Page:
American Oil Companies Won't Commit to Lowering Production, European Companies Do

A hearing of the House Committee on Oversight and Reform on Thursday, led by committee chair Rep. Carolyn Maloney of New York, examined the role of the fossil fuel industry's contributions to global warming.

The hearing featured the CEO and presidents of American oil companies ExxonMobil and Chevron and European-based companies BP and Shell. While these four companies rank among the world's top 20 polluters, their commitments to dealing with the problem in the future appeared to diverge during questioning.

Democratic Congressman Ro Khanna of California, who chairs the House Subcommittee on the Environment, said that while BP and Shell committed to decreasing their production of oil, Chevron and Exxon planned to increase production. When Khanna asked Chevron whether it would follow its European peers in decreasing production, CEO Michael Wirth answered, "I'm very proud of our company and what we do."

When Khanna pressed Exxon's CEO Darren Woods on whether his company would commit to lowering production, he said, "We're committing to lowering our emissions."

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European companies British Petroleum (BP) and Royal Dutch Shell plan to decrease their oil production amid making investments in renewable energy. Here, a BP Amoco gas station adjacent a Shell Oil gas station is seen on January 12, 2006, in Chicago. Photo by Tim Boyle/Getty Images

To reach goals set by the Paris Climate Accords, fossil fuel firms have been urged to steadily reduce their oil production. Yet, the United Nations climate change wing writes that current "long-term global expansion in gas production is inconsistent with the Paris Agreement's temperature limits."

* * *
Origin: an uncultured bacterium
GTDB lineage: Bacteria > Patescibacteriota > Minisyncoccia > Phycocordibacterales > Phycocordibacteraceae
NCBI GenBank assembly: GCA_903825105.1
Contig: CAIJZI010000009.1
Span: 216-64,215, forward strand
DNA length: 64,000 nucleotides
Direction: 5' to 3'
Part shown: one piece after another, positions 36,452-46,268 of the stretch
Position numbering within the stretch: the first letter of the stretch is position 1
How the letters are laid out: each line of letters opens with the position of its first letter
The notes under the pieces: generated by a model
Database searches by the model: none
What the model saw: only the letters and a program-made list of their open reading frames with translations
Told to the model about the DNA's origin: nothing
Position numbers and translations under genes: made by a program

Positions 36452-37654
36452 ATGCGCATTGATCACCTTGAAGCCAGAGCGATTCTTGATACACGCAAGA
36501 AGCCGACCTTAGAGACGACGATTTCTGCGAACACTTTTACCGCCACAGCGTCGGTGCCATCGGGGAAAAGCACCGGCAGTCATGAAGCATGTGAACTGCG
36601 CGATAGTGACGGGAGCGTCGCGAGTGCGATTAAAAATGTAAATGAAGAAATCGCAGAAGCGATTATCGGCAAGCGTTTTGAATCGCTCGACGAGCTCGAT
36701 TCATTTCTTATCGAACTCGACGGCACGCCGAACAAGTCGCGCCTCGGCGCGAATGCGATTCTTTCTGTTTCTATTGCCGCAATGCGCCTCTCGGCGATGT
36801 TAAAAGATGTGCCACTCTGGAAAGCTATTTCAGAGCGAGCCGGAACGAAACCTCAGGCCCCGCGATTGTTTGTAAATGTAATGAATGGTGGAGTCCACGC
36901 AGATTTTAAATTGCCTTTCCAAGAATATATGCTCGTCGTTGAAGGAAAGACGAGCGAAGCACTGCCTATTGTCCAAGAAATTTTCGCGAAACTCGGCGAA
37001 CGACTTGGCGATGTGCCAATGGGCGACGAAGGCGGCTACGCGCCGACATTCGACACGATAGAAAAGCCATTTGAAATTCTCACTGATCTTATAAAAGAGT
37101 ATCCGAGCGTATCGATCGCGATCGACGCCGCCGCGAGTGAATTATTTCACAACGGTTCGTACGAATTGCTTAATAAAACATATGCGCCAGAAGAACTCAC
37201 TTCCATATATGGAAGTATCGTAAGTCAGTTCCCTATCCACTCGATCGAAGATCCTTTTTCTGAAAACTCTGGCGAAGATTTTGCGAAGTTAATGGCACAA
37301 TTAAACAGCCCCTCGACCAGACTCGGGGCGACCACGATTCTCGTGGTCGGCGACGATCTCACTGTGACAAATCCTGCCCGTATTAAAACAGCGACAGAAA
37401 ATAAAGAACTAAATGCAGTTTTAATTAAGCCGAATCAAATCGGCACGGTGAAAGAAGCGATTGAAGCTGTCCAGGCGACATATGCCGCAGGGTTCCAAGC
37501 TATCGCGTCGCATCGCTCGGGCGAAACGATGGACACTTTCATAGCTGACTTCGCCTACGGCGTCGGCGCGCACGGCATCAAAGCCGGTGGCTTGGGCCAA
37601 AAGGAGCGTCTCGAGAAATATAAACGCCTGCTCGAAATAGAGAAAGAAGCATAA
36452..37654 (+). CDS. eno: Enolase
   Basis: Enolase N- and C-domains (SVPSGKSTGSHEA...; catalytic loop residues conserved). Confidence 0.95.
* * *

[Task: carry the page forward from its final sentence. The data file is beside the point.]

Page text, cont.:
Shell aims to reduce oil production by 1 to 2 percent a year. BP intends to cut production 40 percent by 2030. These two companies are shifting their business models by shoring up investments in renewable energy while diminishing their fossil fuel revenue. Both have invested billions of dollars in wind, solar and hydrogen technologies.

Chevron, however, plans to increase its oil production by 3 percent through 2025, while Exxon looks to increase production in Texas' oil-rich Permian Basin five-fold by 2025. These actions come as part of the two companies' strategies to cement oil's place in the future economy while working to control greenhouse emissions through use of carbon-capture technologies.

Public attitudes toward climate change differ around the world. Seventy-eight percent of Europeans expressed concern over climate issues as compared with 63 percent of Americans, a poll by the European Investment Bank found. In turn, the European Union has taken greater measures to curb the production of fossil fuels than the United States.

"We can prevent a climate disaster while keeping energy costs low and creating good paying jobs," Maloney said. "But only if Big Oil acknowledges its central role in this crisis and commits to meaningful and immediate action."